Johanna Herwitz, a Manhattan psychologist, tried Skype to augment face-to-face therapy. “It creates this perverse lower version of intimacy,” she said. “Skype doesn’t therapeutically disinhibit patients so that they let down their guard and take emotional risks. I’ve decided not to do it anymore.”
Indeed, perversely, online therapy done through videoconferencing actually removes one of the benefits of online therapy — increased disinhibition — and replaces it with a handicapped view of nonverbal behavior (someone’s disconnected head). Is viewing a 4 inch video of your therapist’s face on your mobile phone the same as sitting in a room with that person? Does it even come close?
What the article fails to talk about are some pretty important things. Like the fact that nobody has certified Skype for HIPAA compliance — meaning that it doesn’t currently qualify as a technology that one should be using for private and confidential mental health exchanges. To me, that’s a pretty big oversight, since if most patients knew that, they might be wary using it to talk to their therapist.
The other is the lack of any information about whether people are turning to online therapy more or less than they did, say, 5 years ago. Instead, we have this gushing anecdotal proclamation from a psychologist/lawyer:
“In three years, this will take off like a rocket,” said Eric A. Harris, a lawyer and psychologist who consults with the American Psychological Association Insurance Trust. “Everyone will have real-time audiovisual availability.”
Really? That’s an astounding statement to make, considering online therapy has been around for 16+ years now, and videoconferencing for online therapy has been around for over a decade. So during the next 3 years, everything’s going to change. I can’t wait!
The only data point offered is one I’ve seen time and time again — the number of therapists who sign up to offer this kind of service. In 2001, the online therapy clinic I ran had something like 1,000 therapists signed up at its peak. A clinic today touts its 900 professionals number. To me, that suggests little has changed — professionals are always willing to sign-up to potentially use a service (since it costs nothing to do so). But will consumers follow?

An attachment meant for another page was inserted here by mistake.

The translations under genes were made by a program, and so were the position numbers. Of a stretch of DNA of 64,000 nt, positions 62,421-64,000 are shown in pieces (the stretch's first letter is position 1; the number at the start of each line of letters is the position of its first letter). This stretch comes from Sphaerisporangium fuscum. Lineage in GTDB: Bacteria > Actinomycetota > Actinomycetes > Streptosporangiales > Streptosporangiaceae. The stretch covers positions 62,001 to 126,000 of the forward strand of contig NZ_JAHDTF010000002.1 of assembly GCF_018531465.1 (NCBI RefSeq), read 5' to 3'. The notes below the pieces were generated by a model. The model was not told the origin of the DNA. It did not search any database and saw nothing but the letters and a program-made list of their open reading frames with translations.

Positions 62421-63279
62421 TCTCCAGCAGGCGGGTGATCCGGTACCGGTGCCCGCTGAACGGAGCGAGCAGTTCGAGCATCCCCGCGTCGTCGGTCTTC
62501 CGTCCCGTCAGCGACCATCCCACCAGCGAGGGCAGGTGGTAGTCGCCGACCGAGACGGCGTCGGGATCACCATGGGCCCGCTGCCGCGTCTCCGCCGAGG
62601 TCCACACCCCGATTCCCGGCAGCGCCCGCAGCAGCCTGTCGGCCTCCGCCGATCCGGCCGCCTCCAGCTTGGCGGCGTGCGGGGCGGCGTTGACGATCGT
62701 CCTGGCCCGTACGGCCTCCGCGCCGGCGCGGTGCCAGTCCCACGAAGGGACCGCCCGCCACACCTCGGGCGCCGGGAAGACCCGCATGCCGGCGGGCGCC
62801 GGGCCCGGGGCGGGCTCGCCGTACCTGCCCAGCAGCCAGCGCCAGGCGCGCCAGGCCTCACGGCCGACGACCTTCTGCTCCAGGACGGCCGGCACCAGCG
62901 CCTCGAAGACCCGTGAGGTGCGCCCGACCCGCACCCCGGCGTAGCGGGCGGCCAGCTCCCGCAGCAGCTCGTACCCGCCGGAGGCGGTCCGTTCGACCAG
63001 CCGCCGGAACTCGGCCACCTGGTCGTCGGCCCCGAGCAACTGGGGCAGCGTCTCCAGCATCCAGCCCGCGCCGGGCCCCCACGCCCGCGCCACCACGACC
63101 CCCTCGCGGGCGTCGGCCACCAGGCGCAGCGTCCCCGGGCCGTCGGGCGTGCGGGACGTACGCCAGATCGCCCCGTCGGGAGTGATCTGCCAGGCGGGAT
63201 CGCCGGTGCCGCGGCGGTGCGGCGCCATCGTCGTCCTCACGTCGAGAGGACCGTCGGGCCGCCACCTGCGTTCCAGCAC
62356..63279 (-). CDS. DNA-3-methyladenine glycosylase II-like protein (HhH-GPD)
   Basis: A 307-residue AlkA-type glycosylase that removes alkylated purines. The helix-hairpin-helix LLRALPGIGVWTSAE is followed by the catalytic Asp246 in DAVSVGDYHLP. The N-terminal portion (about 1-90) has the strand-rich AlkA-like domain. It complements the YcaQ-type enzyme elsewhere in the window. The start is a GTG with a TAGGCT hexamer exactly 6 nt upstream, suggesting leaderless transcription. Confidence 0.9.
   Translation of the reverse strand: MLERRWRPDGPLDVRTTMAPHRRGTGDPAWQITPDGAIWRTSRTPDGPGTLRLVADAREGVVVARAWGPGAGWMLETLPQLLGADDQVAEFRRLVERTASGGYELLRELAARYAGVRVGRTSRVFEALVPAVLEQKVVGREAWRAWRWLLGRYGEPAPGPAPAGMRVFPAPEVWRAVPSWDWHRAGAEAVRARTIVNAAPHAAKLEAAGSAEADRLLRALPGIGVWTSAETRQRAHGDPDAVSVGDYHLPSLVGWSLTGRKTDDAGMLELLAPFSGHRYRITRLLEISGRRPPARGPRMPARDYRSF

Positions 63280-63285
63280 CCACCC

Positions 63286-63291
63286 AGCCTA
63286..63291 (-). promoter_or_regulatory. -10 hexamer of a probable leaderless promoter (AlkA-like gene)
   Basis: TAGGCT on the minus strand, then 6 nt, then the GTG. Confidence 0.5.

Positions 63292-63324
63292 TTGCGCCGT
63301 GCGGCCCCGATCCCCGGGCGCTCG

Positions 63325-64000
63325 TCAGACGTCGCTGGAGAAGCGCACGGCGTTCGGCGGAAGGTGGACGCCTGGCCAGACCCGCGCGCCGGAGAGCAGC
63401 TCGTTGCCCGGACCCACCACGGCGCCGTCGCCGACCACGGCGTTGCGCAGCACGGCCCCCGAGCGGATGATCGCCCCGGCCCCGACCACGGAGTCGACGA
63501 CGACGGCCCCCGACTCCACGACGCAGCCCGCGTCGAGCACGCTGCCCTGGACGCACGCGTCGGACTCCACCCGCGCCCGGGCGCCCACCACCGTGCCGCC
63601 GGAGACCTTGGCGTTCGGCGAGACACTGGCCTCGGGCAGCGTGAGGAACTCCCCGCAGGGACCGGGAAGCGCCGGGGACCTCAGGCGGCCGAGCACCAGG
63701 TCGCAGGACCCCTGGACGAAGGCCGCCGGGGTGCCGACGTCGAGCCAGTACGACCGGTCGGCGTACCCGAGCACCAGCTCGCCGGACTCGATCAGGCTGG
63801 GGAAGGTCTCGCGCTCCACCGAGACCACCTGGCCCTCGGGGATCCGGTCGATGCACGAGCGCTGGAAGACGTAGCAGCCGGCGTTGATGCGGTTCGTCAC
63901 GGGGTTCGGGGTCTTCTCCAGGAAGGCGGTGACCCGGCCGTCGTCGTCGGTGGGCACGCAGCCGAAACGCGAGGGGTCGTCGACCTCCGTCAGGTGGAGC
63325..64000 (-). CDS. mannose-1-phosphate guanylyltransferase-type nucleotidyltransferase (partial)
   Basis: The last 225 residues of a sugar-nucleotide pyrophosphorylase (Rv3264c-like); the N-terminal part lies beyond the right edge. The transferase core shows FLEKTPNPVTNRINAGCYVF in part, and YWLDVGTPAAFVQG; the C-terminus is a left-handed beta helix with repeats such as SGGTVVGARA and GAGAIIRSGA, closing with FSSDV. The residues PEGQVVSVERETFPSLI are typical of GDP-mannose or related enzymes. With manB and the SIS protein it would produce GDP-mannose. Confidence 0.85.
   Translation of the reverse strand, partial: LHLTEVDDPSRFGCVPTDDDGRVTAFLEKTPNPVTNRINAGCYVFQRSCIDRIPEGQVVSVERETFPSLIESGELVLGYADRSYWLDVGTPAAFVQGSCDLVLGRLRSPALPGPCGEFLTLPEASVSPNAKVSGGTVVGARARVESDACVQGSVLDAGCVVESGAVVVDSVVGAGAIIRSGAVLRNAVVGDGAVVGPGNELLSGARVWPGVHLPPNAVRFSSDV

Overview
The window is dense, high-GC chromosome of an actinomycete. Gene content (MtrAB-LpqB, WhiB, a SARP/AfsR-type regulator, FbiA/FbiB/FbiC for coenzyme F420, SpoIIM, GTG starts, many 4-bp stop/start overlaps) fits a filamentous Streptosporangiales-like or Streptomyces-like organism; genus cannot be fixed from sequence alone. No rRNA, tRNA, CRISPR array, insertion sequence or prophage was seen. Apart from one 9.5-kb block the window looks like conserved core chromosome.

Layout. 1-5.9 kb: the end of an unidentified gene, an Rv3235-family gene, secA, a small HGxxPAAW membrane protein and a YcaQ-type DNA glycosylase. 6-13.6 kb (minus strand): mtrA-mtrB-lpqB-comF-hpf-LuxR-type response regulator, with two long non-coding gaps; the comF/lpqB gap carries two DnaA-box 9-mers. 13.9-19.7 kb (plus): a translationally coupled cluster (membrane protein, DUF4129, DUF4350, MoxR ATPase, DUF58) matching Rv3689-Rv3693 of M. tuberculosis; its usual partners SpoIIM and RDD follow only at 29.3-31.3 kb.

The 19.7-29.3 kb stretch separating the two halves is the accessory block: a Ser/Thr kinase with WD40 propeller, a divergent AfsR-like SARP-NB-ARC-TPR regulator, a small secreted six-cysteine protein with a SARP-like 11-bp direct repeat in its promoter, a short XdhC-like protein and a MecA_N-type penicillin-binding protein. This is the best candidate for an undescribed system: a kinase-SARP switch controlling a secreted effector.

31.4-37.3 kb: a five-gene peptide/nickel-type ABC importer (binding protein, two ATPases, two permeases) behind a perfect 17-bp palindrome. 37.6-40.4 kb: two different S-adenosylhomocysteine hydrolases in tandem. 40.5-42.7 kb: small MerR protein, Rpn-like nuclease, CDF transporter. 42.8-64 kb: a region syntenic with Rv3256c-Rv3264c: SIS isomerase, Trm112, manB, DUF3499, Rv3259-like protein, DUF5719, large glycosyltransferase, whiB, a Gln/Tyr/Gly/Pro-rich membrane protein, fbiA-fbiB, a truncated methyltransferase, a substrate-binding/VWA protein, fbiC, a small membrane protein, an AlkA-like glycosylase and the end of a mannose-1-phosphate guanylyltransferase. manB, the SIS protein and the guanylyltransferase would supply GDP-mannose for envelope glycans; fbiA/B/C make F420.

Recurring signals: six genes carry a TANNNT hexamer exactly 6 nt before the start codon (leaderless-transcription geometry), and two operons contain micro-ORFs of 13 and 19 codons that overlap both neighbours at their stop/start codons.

While we’re seeing increased interest in some online services from consumers over the past few years, it’s still a drop in the bucket of psychotherapy services. Most consumers who turn to videoconferencing online therapy do so because they have a specific need — one which is usually constrained by geography.
That’s a big market.
But the even bigger market is for people who value all of the benefits of online therapy that videoconferencing can’t offer. These include: not having to schedule an appointment time every week, feeling more able and relaxed to talk about difficult issues because of the disinhibitory effects of online communication, decreased cost (because you’re not taking up 50 minutes of the therapist’s time), and portability to take your therapist on the go without having to worry about sketchy videoconferencing connections.
After all, writers for thousands of years have transformed the written word to communicate immense emotion. While not all of us are Shakespeare, we’ve seemed to do just fine expressing ourselves through this written word online through our social media sites like Facebook and Twitter.
Surely videoconferencing has a place in online therapy, just as it has had for the past decade. But it creates as many problems as it solves (conducting psychotherapy in public places like a friend’s pool or the shopping mall?), and is unable to deliver on some of online therapy’s most important benefits.